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The Love That Satisfies
A mother holds her newborn son and senses a unique overwhelming love in her heart. A father applauds his teenage daughter’s gold medal for competition. "That’s my girl!" he says, his heart swelling with pride and affection. Everybody wants to love and to be loved. Everybody needs to love and be loved. But what is true love? And where can we find it?

by Jerry Gentry
 
"For God so loved the world, that he gave his only begotten Son, that whosoever believeth in him should not perish, but have everlasting life" (John 3:16).

A bridegroom stands proudly at the altar as he watches his new bride-to-be walk down the isle, smiling through her wedding vail to the stirring music of The Wedding March. Her heart pounds in her chest at the thought of saying "I do!" and receiving her first kiss. She knows is in love.

Meanwhile, Hollywood churns out romance-filled motion pictures by the month, selling love by the reel, taking in billions from box office receipts. Magazine covers at the grocery store display picture-perfect models flashing pretty faces along side of one line bullet cover lead-ins promising the reader love, romance and happiness. Appealing TV ads sell cars and coffee, cat food and cruises, and every other kind of product, all appealing to the need for and desire to have that mystical thing called love.

Falling in love is every teenage girl’s dream. Finding true love is every teenage boys secret desire. Keeping the love fires burning is every married couple’s challenge for a lifetime. Men move mountains for love. Women give their deepest emotions, their innermost being, in search of true love. It was reported that billionaire tycoon J. Paul Getty said at the end of his life after 5 failed marriages that he would give all his wealth to find the love of just one successful marriage. He died disappointed and unsatisfied. Marilyn Monroe, the Hollywood screenplay love goddess of a generation past, died after a drug overdose, looking for love in the wrong places, dying empty and unsatisfied.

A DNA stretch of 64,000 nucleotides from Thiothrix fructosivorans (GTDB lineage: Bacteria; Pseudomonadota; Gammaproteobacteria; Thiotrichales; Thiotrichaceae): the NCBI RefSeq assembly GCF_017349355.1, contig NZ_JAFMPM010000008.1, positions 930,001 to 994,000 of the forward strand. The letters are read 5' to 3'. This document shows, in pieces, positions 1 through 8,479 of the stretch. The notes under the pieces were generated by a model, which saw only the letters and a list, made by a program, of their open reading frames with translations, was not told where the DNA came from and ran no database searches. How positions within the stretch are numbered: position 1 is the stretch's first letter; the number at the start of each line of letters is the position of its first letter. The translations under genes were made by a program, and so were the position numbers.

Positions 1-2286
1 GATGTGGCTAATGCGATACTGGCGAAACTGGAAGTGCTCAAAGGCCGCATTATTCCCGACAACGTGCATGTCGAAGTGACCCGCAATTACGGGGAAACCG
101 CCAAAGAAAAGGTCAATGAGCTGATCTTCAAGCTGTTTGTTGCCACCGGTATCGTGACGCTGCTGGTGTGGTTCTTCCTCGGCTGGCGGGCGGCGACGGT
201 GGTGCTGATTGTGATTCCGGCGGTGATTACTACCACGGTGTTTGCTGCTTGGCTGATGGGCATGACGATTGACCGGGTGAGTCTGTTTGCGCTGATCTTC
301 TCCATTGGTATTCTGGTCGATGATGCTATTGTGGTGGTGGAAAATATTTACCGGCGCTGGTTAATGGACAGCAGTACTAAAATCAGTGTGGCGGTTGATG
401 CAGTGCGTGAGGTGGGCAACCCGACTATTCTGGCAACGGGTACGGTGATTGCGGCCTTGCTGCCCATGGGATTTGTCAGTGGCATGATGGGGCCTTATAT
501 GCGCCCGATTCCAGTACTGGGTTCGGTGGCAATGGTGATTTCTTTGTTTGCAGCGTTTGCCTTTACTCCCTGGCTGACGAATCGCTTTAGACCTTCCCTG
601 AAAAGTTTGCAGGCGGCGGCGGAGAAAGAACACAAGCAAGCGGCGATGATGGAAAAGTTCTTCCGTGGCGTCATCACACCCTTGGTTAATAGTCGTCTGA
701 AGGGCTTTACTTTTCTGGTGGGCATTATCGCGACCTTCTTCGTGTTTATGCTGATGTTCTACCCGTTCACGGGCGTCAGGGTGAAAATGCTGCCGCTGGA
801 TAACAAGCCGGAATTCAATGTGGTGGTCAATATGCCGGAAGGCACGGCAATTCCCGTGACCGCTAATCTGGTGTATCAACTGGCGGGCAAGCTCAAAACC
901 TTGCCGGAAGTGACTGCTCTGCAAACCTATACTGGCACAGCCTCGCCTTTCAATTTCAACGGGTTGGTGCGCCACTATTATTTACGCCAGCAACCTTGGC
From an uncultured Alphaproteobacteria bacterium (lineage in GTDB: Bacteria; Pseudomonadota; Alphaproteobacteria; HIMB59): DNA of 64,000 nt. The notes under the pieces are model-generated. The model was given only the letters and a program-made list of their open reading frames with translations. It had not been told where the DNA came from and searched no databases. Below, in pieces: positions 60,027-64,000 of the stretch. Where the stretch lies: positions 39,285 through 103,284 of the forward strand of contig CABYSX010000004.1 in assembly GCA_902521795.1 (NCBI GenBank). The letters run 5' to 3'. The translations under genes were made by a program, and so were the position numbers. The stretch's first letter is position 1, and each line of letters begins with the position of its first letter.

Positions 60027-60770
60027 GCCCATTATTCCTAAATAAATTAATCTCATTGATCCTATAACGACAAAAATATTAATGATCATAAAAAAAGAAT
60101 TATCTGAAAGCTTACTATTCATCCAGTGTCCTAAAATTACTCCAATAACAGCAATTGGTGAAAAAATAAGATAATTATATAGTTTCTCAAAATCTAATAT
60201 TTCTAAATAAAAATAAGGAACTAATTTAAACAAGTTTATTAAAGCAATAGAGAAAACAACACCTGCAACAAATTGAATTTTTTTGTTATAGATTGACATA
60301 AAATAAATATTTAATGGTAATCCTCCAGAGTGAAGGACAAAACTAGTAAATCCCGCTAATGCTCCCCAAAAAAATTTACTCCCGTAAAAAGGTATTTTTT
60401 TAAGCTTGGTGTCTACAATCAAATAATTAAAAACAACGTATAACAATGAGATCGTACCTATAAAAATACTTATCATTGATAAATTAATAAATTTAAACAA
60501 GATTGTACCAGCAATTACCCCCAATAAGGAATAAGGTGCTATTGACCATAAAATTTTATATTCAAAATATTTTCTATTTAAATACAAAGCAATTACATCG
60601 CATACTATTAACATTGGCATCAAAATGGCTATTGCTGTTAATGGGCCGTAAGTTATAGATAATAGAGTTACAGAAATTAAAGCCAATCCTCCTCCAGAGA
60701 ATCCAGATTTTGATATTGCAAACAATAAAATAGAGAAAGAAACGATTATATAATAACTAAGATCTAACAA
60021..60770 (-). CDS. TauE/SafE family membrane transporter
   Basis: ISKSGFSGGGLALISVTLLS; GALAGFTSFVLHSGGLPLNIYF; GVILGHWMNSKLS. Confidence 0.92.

People chase after love with all the zeal and strength of a lion pursuing it’s prey, pouncing on one love experience after another, running like the wind is pursuit of that mystical experience called love. Novelists churn out book after book of stories filled with love and steamy romance. Turn on the radio and you hear love songs from classical opera to modern Christian, from country to pop. The legendary Elvis tempted a generation of teens with his music of love and ushered in the rock ’n roll generation. Forty years later he is still worshiped as a sort of national icon.

Elvis confessed he was a Christian, saved at an early age, under his grandmother’s guidance. As his adult career was peaking, he was asked in a Dallas, Texas, hotel lobby why he lived the kind of unChristian life he did. He responded, "For two reasons. One, I wanted to be free. And two, I got away from the things my Grandmother taught me." He died at age , a slave to the drugs he thought would make him free. Millions heard him croon about his unsatisfying love affair with life, to the tune of "You ain’t nothin’ but a hound dog, crying all the time" and such like. But only a handful ever heard Elvis confess his love for Jesus Christ.

Love. We must have it, but how can we grasp it, understand it, find it and keep it. Is it a feeling? Is it a pursuit? Is it a state of mind or being? Is it a relationship? Ask a thousand people and you will get a thousand differing answers as to what love means to them.

With all this pursuit of love in our society, you would think that love is clearly defined and well understood by most people. In practice, however, how many people do you know who once thought they’d found true love, and then it was soon vaporized even quicker than it had appeared! How many people do you know who find love quite unsatisfying, greatly disappointing, even heart breaking and gut wrenching?